Food, Clothing, and Popular Culture

Food, Clothing, and Popular Culture

Many foods could be found in nearly every corner of the archipelago in the 1990s. Rice is a national staple, even in areas such as eastern Indonesia, where the main source of most starch was likely to be corn (known as maize in Indonesia), cassava, taro, or sago. On ceremonial occasions--modern weddings, funerals, or state functions--foods such as sate (small pieces of meat roasted on a skewer), krupuk (fried shrimp- or fish-flavored chips made with rice flour), and highly spiced curries of chicken and goat were commonly served. In public events, these foods were often placed on a table, served at room temperature, and guests served themselves buffet style. Rice was placed in the center of the plate, with meats or other condiments around the edges. Food was eaten--usually quite rapidly and without speaking--with the fingertips or with a spoon and fork. Water was generally drunk only after the meal, when men (rarely women) smoked their distinctive clove-scented kretek cigarettes.

On many formal national occasions, men in the early 1990s wore batik shirts with no tie and outside the trousers. A hat was usually a black felt cap or peci, once associated with Muslims or Malays but having acquired a more secular, national meaning in the postindependence period. Indonesian men generally wore sarongs only in the home or on informal occasions. Women, on the other hand, wore sarongs on formal occasions, along with the kebaya, a tight, low-cut, long-sleeved blouse. On these occasions, women often tied their hair into a bun, or attached a false hairpiece. In addition, they might have carried a selendang, a long stretch of cloth draped over the shoulder, which on less formal occasions was used to carry babies or objects.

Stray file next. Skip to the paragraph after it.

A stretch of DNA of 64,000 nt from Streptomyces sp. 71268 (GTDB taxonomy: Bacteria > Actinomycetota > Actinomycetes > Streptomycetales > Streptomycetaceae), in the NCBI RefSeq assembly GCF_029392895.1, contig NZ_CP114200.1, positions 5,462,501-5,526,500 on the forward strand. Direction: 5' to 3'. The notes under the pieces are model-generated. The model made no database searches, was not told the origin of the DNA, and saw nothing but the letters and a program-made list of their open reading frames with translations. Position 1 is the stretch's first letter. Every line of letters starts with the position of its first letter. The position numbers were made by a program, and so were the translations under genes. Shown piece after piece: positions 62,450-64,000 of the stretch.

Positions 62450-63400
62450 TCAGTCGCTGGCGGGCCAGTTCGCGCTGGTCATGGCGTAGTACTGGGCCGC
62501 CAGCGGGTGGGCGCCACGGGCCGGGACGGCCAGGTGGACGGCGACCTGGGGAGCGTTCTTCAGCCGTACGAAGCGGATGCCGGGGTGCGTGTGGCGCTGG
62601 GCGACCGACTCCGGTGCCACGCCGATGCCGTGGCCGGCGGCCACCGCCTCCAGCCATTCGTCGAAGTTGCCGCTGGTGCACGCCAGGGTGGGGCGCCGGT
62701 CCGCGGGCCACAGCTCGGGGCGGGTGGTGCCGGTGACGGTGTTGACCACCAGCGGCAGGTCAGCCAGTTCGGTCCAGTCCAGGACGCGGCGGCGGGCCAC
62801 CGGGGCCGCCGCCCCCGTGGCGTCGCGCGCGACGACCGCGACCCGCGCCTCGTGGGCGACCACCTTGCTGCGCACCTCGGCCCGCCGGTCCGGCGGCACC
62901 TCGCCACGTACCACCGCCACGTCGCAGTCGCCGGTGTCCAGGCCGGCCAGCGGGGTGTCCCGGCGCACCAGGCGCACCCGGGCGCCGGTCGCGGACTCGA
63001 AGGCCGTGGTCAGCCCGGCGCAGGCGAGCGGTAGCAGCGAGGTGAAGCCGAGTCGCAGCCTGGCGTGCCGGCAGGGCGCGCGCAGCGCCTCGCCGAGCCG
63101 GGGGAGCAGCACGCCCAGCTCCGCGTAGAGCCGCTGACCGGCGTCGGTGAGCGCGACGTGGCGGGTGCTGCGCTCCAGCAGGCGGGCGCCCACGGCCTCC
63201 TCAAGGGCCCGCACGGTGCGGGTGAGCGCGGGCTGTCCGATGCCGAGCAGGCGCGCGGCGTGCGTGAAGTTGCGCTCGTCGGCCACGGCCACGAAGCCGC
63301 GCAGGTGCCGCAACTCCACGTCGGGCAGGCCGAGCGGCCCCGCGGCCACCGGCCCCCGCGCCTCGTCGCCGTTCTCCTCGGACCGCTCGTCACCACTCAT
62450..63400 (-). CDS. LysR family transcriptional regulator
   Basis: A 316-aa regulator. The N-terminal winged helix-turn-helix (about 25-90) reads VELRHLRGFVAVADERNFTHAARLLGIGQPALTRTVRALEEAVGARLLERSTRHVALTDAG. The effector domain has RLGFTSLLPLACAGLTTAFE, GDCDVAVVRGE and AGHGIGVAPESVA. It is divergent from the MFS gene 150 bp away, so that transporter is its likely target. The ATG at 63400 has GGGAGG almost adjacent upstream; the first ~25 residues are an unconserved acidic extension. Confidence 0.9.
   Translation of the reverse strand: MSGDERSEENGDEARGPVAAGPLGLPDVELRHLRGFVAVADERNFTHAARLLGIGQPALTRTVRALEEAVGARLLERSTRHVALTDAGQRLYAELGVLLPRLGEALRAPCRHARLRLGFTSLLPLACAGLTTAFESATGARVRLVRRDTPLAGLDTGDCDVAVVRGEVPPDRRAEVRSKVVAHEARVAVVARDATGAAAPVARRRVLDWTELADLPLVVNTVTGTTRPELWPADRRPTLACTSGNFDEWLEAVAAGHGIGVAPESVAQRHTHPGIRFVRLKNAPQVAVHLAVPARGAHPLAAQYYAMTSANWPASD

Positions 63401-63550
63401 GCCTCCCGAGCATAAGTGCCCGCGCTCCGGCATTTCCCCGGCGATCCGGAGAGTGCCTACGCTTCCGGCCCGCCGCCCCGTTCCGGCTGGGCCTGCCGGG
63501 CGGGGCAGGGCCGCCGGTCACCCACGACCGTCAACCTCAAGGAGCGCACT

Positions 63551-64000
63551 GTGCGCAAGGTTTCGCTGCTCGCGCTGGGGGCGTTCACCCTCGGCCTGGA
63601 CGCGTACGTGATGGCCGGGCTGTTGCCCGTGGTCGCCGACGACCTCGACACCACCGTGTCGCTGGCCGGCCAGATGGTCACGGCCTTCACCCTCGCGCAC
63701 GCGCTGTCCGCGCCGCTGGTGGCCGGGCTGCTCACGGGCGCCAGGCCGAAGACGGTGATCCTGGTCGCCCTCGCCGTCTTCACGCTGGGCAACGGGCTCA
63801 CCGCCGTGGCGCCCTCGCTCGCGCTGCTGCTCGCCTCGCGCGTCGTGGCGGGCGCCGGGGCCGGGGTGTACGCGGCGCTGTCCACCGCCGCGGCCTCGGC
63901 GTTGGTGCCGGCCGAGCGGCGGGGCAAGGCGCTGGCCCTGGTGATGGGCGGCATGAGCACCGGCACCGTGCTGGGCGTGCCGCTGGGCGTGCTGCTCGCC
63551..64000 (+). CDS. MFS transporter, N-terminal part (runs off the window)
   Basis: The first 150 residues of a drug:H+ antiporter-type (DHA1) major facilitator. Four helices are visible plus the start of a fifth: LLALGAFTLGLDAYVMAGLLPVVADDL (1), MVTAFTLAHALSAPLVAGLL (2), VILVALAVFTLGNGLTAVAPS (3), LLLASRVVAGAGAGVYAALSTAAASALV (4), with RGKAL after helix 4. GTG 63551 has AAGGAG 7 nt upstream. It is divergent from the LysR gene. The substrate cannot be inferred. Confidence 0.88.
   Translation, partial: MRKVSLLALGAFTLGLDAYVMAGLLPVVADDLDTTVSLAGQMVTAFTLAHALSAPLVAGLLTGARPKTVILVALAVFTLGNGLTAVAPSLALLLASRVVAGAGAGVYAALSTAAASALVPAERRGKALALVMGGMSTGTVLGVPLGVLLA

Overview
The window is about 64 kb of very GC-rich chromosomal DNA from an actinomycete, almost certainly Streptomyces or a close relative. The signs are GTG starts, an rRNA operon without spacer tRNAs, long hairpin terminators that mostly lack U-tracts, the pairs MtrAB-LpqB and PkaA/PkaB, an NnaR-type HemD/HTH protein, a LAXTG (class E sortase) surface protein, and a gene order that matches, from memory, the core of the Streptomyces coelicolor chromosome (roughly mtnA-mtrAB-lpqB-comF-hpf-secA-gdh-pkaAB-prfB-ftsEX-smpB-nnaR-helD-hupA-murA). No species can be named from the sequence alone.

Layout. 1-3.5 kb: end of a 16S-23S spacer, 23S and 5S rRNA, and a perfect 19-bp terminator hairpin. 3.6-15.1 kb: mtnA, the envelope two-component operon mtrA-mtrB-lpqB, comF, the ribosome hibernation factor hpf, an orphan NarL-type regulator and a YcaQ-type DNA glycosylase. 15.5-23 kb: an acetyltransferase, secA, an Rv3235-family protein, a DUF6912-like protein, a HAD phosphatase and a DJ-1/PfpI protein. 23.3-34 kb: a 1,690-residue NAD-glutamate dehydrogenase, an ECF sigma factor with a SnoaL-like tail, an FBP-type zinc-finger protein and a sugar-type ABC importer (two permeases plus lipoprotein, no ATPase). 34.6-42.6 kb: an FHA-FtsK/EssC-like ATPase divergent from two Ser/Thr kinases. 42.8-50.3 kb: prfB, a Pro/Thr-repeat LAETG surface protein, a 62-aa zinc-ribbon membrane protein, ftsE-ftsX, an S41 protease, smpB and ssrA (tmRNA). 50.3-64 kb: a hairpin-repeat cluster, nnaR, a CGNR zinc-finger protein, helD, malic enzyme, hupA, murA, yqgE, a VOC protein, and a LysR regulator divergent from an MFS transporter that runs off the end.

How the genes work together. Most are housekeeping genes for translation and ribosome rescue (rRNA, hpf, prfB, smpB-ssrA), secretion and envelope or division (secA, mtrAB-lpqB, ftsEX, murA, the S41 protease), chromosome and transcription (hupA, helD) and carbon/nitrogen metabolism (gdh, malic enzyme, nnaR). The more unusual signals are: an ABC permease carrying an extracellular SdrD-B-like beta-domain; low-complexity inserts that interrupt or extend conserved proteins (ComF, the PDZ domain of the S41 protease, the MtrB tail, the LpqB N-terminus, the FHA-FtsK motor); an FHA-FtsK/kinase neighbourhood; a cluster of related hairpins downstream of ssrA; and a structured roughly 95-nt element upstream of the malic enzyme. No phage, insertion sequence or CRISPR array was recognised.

Urban Indonesian night life in the early 1990s centered around night markets, shopping in Chinese toko (stores), food stalls called warung, and the Indonesian cinema. American anthropologist Karl Heider described Indonesian motion pictures as violent, rarely sexy, and often Indian and Western in inspiration. Although they were an important part of Indonesian national culture in the early 1990s, films did not necessarily mirror accurately the facts of Indonesian life. According to Heider, most (85.1 percent) Indonesian-made films were set in cities--even though the population was largely rural--and most films employed Bahasa Indonesia even though most viewers were Javanese. There was rarely mention of religion or ethnicity, even though most of the population had a religious affiliation. The social class depicted was almost always (92 percent) middle class, despite the fact that Indonesia's middle class was relatively small. Heider observed that Westerners were unambiguously presented as modern, as having no tradition whatsoever, and Western women were presented as having no constraints on their sexuality. The audiences for films consisted almost entirely of teenagers and young adults, and were more male than female.

Adults seemed to prefer television over cinema, and the number of television sets in Indonesian households rose dramatically in the 1980s. Nearly every corner of the archipelago had television relay stations permitting reception of one or more channels of tightly controlled government programs. These programs generally featured education, entertainment, and some unsubtitled foreign serials such as "Kojak" and "Dynasty". In addition, some advertisements of consumer items appeared on television. National and international news was highly popular, even in remote areas, and contained many descriptions of government development programs. Nearly all of the programming in the early 1990s was in Bahasa Indonesia, although some local arts programs were conducted in regional languages. The most popular televised programs were sports events, such as soccer, boxing, and volleyball.

http://reference.allrefer.com/country-guide-study/indonesia/indonesia58.html
http://countrystudies.us/indonesia/43.htm


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